Christopher Niesche: World turns sour for dairy firm Bellamy's

When things go wrong for a company, they usually get worse before they get better - if they ever do get better. Photo / NZPA
When things go wrong for a company, they usually get worse before they get better - if they ever do get better. Photo / NZPA

When things go wrong for a company, they usually get worse before they get better - if they ever do get better.

So it is with Bellamy's Australia, the organic milk company whose shares crashed before Christmas after it revealed its sales in China had sagged.

It's a cautionary tale for investors who are tempted to snap up shares in a company in the hope they've got a bargain.

Once a market darling with a sharemarket value of more than A$1 billion based on hopes it could tap into growing Asian demand for quality Western food, Bellamy's said in early December that it had suffered a "temporary volume dislocation" in China and its share price halved.

It kicked off the New Year with the news chief executive Laura McBain was leaving and followed up last month's profit downgrade with another. It announced operating earnings will be somewhere between A$22 million and A$26m - about half the A$46m analysts expected.

Unsurprisingly, the share price fell a further 40 per cent, although it's bounced back a bit since then.

Bellamy's provided the same sort of excuses that it did before Christmas - lower-than-expected sales, manufacturing shortfall payments, increased costs of organic ingredients and additional marketing spending.

But the company's problems are far from over.

It's facing a shareholder revolt, with Kathmandu founder Jan Cameron leading a charge to overthrow the board.

Cameron and her supporters, including key investors such as Graham Cureton, the mysterious Black Prince Foundation and Melbourne stockbroker Hugh Robertson, own 35 per cent of Bellamy's shares between them and want the board to call an extraordinary general meeting to give investors a chance to throw them out.

"Nothing has changed. All I saw yesterday was staggering arrogance on the board's part in not acknowledging any negligence and not accepting any responsibility for this debacle," Cameron told reporters after the latest profit downgrade.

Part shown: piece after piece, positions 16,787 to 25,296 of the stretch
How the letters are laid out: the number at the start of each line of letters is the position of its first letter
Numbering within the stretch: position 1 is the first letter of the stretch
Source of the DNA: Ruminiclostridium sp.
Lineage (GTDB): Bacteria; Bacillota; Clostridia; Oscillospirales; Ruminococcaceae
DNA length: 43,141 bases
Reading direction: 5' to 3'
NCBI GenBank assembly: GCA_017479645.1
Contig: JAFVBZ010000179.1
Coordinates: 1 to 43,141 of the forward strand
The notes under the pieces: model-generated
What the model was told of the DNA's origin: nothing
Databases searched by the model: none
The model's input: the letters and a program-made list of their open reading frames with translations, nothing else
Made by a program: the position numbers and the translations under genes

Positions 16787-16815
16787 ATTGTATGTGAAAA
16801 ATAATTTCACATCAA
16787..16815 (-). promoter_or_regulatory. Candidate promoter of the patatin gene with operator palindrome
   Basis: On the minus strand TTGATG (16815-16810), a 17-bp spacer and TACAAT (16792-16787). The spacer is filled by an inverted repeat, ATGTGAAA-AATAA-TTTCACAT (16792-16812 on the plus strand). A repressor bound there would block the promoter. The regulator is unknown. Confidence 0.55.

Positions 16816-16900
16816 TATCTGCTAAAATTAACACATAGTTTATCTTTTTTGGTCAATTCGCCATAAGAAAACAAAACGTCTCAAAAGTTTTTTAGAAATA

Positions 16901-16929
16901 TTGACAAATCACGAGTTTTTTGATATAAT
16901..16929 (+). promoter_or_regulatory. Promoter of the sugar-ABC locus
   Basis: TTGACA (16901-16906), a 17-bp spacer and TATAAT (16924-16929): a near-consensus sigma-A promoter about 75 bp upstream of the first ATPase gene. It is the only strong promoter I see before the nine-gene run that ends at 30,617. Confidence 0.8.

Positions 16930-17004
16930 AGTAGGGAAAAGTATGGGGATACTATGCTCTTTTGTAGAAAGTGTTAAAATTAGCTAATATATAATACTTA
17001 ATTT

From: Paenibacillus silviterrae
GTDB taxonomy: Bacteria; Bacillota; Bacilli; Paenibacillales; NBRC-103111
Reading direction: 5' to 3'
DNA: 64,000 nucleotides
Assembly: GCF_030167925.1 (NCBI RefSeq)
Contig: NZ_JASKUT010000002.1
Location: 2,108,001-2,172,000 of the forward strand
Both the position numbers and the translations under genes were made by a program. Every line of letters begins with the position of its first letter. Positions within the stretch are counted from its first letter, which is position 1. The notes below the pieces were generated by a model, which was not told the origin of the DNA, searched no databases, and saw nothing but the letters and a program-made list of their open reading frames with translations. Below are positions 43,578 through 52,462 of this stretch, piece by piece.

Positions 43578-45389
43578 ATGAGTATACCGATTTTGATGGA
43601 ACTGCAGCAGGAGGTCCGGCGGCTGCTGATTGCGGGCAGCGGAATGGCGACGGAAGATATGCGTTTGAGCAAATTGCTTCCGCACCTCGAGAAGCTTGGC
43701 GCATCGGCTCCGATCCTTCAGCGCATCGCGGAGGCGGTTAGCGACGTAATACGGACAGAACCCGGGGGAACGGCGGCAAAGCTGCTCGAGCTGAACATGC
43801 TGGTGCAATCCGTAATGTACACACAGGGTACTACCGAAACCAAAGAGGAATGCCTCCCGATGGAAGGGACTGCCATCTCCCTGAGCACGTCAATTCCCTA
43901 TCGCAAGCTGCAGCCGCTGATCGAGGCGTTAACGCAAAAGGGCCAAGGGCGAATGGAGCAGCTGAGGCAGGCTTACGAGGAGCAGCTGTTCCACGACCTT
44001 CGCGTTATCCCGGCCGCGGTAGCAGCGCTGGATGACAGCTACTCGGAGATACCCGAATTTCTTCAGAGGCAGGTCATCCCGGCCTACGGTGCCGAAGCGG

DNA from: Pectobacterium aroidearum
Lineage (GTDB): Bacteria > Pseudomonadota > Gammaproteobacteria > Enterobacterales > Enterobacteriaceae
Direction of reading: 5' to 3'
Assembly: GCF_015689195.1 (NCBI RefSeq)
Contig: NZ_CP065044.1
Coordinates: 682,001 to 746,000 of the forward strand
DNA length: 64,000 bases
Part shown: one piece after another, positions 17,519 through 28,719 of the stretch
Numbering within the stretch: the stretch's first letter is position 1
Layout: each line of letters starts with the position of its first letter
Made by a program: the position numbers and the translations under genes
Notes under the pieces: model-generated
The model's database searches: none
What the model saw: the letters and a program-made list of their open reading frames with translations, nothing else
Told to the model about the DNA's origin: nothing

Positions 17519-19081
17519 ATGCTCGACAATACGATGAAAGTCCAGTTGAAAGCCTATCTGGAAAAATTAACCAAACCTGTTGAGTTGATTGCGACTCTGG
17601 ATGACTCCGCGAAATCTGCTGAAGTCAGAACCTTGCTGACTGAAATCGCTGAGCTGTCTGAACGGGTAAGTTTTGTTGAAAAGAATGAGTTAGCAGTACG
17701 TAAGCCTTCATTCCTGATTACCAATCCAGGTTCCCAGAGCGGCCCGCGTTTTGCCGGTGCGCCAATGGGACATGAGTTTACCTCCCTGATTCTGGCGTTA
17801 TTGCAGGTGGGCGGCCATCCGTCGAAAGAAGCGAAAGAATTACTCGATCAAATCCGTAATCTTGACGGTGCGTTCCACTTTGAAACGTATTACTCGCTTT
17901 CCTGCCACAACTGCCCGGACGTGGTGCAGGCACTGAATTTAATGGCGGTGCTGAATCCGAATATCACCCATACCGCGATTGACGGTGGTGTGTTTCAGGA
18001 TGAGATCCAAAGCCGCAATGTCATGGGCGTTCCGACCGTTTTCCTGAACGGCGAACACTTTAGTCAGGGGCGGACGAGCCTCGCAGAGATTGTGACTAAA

It's hard to disagree with Cameron, who argues that McBain is a scapegoat and the board kept her on just long enough to renegotiate a supply contract with Fonterra.

This contract points to another problem Bellamy's is facing - whether it becomes a takeover target.

Fonterra supplies Bellamy's with infant formula blends and mixes. Fonterra has agreed to extend the five-year deal to eight years, but still supply the same amount of product, which will help Bellamy's deal with its problem of too much stock.

But it has added an interesting clause to the contract. Fonterra can end the agreement should any person or group acquire 30 per cent or more of Bellamy's shares.

This looks as if it's in there to deter any of Fonterra's rivals making a takeover bid, such as Bega Cheese.

In McBain's place, Bellamy's has appointed chief operating officer Andrew Cohen in an interim capacity. A former management consultant with Bain & Co, Cohen is well thought of, but it's hard to do any more than try to steady the ship if you aren't a permanent appointment.

The company has also moved its chief financial officer and made an acting appointment instead.

So all up, we have a company that's a potential takeover target, overseen by a board that is fighting for its survival in the face of a shareholder revolt and a CEO who is only acting.

Investors would be entitled to ask whether directors and executives are focused more on fighting for survival than fixing the problems.

Xmas sales not great

Most Australian retailers haven't yet reported their Christmas sales figures, so we don't have the definitive word on how they performed at this key time of year.

But analysts have been pulling together other indicators and anecdotal evidence to give us an idea of the strength of Christmas trading and they describe it as solid but not spectacular, which pretty much sums up most retailers' 2016.

According to analysis by Citigroup, retailers had lukewarm sales. While there was no cause for retailers to be alarmed and they didn't have to discount too heavily, sales growth had been modest for most of them.

Myer and JB Hi-Fi had the strongest Christmas trading, according to the brokerage.

JB Hi-Fi traded strongly throughout December, especially in light of aggressive discounting by rival Harvey Norman. Myer boosted sales with its innovative "Giftorium" marketing campaign, which helped shoppers pick from curated gifts, including many products that could be personalised in store such as jars of Nutella labelled with recipients' names and self-styled Barbie and Ken dolls.

More and more shoppers are holding back until the Boxing Day sales, meaning retailers are having to entice shoppers with discounts.

- NZ Herald

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